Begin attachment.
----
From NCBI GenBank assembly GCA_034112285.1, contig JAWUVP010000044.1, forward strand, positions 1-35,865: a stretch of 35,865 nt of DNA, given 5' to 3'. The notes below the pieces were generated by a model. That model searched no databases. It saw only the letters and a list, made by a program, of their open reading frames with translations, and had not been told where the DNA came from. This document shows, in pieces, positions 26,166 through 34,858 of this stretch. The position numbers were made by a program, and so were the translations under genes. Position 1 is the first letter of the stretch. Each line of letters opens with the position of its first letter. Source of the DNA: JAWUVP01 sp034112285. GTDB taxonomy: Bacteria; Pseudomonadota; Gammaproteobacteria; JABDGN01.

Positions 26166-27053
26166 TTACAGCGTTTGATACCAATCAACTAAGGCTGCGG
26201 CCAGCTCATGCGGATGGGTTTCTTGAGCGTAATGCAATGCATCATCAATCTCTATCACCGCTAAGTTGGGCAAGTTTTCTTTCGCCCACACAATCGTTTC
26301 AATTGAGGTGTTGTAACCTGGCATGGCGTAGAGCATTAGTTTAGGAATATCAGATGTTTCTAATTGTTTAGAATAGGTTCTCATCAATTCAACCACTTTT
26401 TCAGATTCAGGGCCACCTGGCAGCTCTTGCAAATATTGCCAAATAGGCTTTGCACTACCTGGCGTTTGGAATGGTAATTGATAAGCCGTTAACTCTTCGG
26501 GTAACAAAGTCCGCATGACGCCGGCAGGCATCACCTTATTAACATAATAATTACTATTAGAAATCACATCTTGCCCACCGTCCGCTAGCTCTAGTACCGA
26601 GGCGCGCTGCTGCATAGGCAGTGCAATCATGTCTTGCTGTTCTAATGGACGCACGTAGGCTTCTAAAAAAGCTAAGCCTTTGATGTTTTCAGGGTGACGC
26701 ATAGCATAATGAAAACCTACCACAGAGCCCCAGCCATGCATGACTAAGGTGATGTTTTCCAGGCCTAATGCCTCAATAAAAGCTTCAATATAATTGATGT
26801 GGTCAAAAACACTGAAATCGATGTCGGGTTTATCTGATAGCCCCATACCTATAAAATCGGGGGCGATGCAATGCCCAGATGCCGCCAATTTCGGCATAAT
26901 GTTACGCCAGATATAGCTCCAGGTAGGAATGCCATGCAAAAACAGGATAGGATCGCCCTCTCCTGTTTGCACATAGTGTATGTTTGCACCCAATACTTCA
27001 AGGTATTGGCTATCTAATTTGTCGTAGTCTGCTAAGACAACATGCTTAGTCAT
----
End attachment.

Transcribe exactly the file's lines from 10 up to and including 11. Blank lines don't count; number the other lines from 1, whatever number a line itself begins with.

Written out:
26801 GGTCAAAAACACTGAAATCGATGTCGGGTTTATCTGATAGCCCCATACCTATAAAATCGGGGGCGATGCAATGCCCAGATGCCGCCAATTTCGGCATAAT
26901 GTTACGCCAGATATAGCTCCAGGTAGGAATGCCATGCAAAAACAGGATAGGATCGCCCTCTCCTGTTTGCACATAGTGTATGTTTGCACCCAATACTTCA